17 Dec 2015 in CoreOS

Get Started With CoreOS on OS X

In one of our recent posts we have covered how to install CoreOS with VirtualBox.

In this post, we learn how to run CoreOS without VirtualBox.

This setup is specific to OS X as it uses xhyve, which is built on top of Hypervisor.framework introduced in OS X 10.10.

Install

We’re going to use the CoreOS VM application, which is an independent open source project that bundles CoreOS into a VM for running on OS X.

The CoreOS VM app uses the new corectl tool to manage xhyve-based VMs.

First, download the CoreOS VM app.

The CoreOS VM App does not have many dependencies to download. Everything needed is already included. However, the app will perform some automatic downloads on your behalf., they include CoreOS ISO file needed to run the VM, as well as Docker and fleetctl clients for OS X.

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15 Dec 2015 in KubeCon, Kubernetes

KubeCon Videos, Day One

KubeCon, which took place this November, was the first community conference for users and contributors to Kubernetes. It's goal was to deliver expert technical talks designed to spark creativity and promote Kubernetes education.

As part of our sponsorship of KubeCon, we're happy to be able to post the talk videos. In this post, we're sharing videos from day one of the conference. In the follow-up post, we share the videos from day two.

Two sessions are currently missing. This is the unfortunate result of a sound recording glitch. We're working with an external company to get these ready for release.

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10 Dec 2015 in Research, Analysis, Docker, Containers

The State of Containers and the Future of the Docker Ecosystem

Containers (and in particular, Docker) are getting ever more popular.

A recent report by O’Reilly Media and Ruxit presents interesting findings on the adoption and use patterns of containers and Docker.

For instance: the deployment of containers in production is likely to increase significantly in the short term. The report also highlights that one of the major barriers preventing production adoption has to do with the need for better operations tools. This sort of information may be crucial in guiding decision making on investment and innovation priorities.

This post considers some key aspects of the report. I first present the approach used for the research, then highlight the main findings. I conclude with a quick comparison to similar research reports published during the course of this year.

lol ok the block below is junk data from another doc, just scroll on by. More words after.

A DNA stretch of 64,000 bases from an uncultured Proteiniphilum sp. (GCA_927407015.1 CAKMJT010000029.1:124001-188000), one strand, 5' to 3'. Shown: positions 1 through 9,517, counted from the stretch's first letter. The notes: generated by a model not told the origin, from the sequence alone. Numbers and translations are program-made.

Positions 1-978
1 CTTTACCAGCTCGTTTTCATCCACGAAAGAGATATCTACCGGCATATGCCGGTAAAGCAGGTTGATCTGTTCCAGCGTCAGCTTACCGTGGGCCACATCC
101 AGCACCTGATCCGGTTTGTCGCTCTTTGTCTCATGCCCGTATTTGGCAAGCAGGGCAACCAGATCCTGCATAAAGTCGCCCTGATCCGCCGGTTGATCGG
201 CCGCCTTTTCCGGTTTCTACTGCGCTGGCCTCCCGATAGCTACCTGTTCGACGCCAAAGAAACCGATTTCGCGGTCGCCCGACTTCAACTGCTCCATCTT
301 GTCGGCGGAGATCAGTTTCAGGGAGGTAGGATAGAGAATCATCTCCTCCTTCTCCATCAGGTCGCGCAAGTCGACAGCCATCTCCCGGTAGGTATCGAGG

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8 Dec 2015 in CoreOS, Containers, Fleet, Etcd

Run Self-Sufficient Containers on CoreOS

In my last post we learnt about CoreOS and took a look at the steps needed to install it on your laptop (using VirtualBox). We also learnt CoreOS doesn’t ship a package manager. Instead it comes with Docker pre-installed. So, for every service that you need (e.g. web server, database, cache, and so on) you can just create and use a Docker container for it.

So, what’s the deal with self-sufficient containers?

Containers are self-sufficient by default, right? Well, this depends on what you call self-sufficient. Of course, containers are self-sufficient in that they don’t depend on any software running outside of their logical boundaries. But they need kernel support and computing resources from the host computer.

Let’s see it like this: containers are generally set up on a network with several nodes, with each node running one or more containers. Each container may be self-sufficient, but the node on which the container is supposed to run is not! Nodes may crash or run slow or get disconnected off the network. And in such cases, you need to find out the offline node and re-route the traffic meant for that node to other nodes.

But how do we do that?

Enter CoreOS and three particularly crucial components: systemd, fleet, and etcd.

In this post, we’ll take a look at these three components and learn how they’re used by CoreOS to help you create self-sufficient containers.

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3 Dec 2015 in Announcement, Helm, Kubernetes

Helm 0.2.0 Released

Since KubeCon 2015, the Helm team has been hard at work bringing you a new release.

Helm 0.2.0 contains numerous bug fixes, some code refactoring, and several enticing new features.

Highlights:

  • Helm has been moved to github.com/helm/helm and the core charts are now at github.com/helm/charts
  • helm lint helps you validate your charts.
  • helm repo add|rm|list lets you easily manage your own chart repositories.
  • Support for Kubernetes 1.1 beta 1 kinds (DaemonSet, Job, etc.) as well as custom kinds.
  • helm install and helm uninstall are smarter! In fact, many commands are improved.
  • Helm now supports git-style plugins.
  • Many, many bug fixes.

We're already hard at work on Helm 0.3 and have some exciting new features in the works.

Follow along on our GitHub Milestone for 0.3.0.